Why do we use sales jargon?
Definition = Technical vocabulary that is used by professionals within a certain field, as a form of communication. Involves the use of inflated phrases, which makes the user and their ideas sound impressive to the listener.
Google dictionary, 2019
“special words or expressions used by a profession or group that are difficult for others to understand.”
Jargon is often used to convey hidden meanings which are used within a specific industry.
Not just the sales industry
I have worked in variety of industries and believe me they all have their own form of jargon.
In-fact there is almost a sense of non-acceptance until you can speak the lingo.
The sales industry is particularly notorious for using sales jargon. The overuse of technical slang in the past hasn’t helped the industry’s reputation.
Whilst it has a place in business, we must be careful not to rely on, or over use it. If we do, caution must be taken as to when, who and where to use it.
Typical sales jargon
Always Be Closing. A phrase often used by managers and sales advisers to their sales teams, highlighting the main objective of a call.
A metaphor used to enable the user or listener to visualise the flow of sales leads. Phrases used such as ‘Ensuring your pipeline is full’, ‘Keep your pipeline flowing’ etc…
Another metaphor used to allow the user and listener to visualise where they are in the sales process. The top of the funnel, being the widest, referring to new prospects that have not yet committed.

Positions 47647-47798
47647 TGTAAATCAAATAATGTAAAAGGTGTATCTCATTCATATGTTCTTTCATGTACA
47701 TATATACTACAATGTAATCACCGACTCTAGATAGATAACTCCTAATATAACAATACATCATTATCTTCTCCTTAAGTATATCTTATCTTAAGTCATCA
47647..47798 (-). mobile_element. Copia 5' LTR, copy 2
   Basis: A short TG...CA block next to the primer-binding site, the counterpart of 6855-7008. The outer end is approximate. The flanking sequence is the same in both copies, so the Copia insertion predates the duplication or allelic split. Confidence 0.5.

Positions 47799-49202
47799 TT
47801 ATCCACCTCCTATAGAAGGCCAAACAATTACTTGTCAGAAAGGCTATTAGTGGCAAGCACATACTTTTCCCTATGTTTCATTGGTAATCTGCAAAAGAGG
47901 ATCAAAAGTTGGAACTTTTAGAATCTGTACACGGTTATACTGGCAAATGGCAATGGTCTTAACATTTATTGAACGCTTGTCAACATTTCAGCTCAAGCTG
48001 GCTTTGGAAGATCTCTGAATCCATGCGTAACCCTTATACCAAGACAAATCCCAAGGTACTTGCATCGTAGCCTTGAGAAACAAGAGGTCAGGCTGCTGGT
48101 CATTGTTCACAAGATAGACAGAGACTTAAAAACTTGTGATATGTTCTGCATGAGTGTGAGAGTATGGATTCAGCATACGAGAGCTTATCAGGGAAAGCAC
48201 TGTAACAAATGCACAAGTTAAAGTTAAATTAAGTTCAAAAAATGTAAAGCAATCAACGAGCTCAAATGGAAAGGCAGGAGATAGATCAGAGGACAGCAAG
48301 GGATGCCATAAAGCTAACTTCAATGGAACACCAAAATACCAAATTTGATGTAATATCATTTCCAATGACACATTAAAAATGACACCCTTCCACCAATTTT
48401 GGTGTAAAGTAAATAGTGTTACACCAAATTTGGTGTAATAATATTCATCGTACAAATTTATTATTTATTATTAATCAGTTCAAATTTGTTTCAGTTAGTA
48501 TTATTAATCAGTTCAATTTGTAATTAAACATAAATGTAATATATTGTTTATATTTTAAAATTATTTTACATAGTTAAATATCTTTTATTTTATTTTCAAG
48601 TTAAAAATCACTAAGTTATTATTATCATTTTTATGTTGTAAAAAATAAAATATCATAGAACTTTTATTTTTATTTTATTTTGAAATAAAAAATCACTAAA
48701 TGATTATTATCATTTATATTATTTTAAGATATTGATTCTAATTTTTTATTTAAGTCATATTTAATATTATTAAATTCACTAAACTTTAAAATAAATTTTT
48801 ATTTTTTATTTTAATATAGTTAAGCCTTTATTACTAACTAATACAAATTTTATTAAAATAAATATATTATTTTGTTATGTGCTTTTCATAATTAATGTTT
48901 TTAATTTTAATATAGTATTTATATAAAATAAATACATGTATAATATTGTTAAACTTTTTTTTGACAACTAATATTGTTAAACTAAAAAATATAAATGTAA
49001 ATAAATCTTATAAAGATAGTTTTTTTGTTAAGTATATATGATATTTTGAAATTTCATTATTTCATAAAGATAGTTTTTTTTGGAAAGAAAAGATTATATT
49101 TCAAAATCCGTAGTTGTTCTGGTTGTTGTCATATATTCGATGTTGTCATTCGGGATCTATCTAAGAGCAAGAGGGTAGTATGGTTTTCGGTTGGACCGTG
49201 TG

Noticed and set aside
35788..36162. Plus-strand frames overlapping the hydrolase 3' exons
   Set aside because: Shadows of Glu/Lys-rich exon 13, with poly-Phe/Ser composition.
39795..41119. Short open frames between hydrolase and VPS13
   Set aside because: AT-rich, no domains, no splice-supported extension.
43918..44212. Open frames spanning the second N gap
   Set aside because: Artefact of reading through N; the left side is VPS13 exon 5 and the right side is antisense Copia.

The aim is to get the prospect to the bottom of the funnel and to close the deal. Bottom of the funnel (BOFU).
A closed question requires a yes-or-no answer. Directing the prospect toward making a choice. Example “shall we get a date in the diary?”
The decision maker is the contact required to make financial decisions and who’s permission is needed to close a deal. Often the CEO, CMO, Directors or heads of department.
The gatekeeper is referred to as the person standing between you and the decision maker. Often the personal assistant to the decision maker, or the receptionist. Usually the first barrier the sales person needs to get past.
An intellectual sale will appeal to a prospect’s logic, and their need for a quick, affordable solution to a problem. An intellectual sale is more business than an emotional or personal sale.
This will appeal to the buyers emotions. Do they like the look of the product?
Financial implications are not always taken into consideration. Tangible products usually play on consumer emotions as opposed to an intellectual sale which may apply to the service sector. Therefore appearance, feel, smell and want emotions may come into play.
Non-sales-related activities. Duties or tasks not directly linked to making a sale, such as administration or paper work.
Purposely holding off on closing active deals once you’ve already hit your quota/commission for the month. This is a way of stocking up on leads for the following month.
A prospect who has no intention or ability to buy. Due to budget, authority, or their timeline is far into the future. These kind of prospects are a waste of time.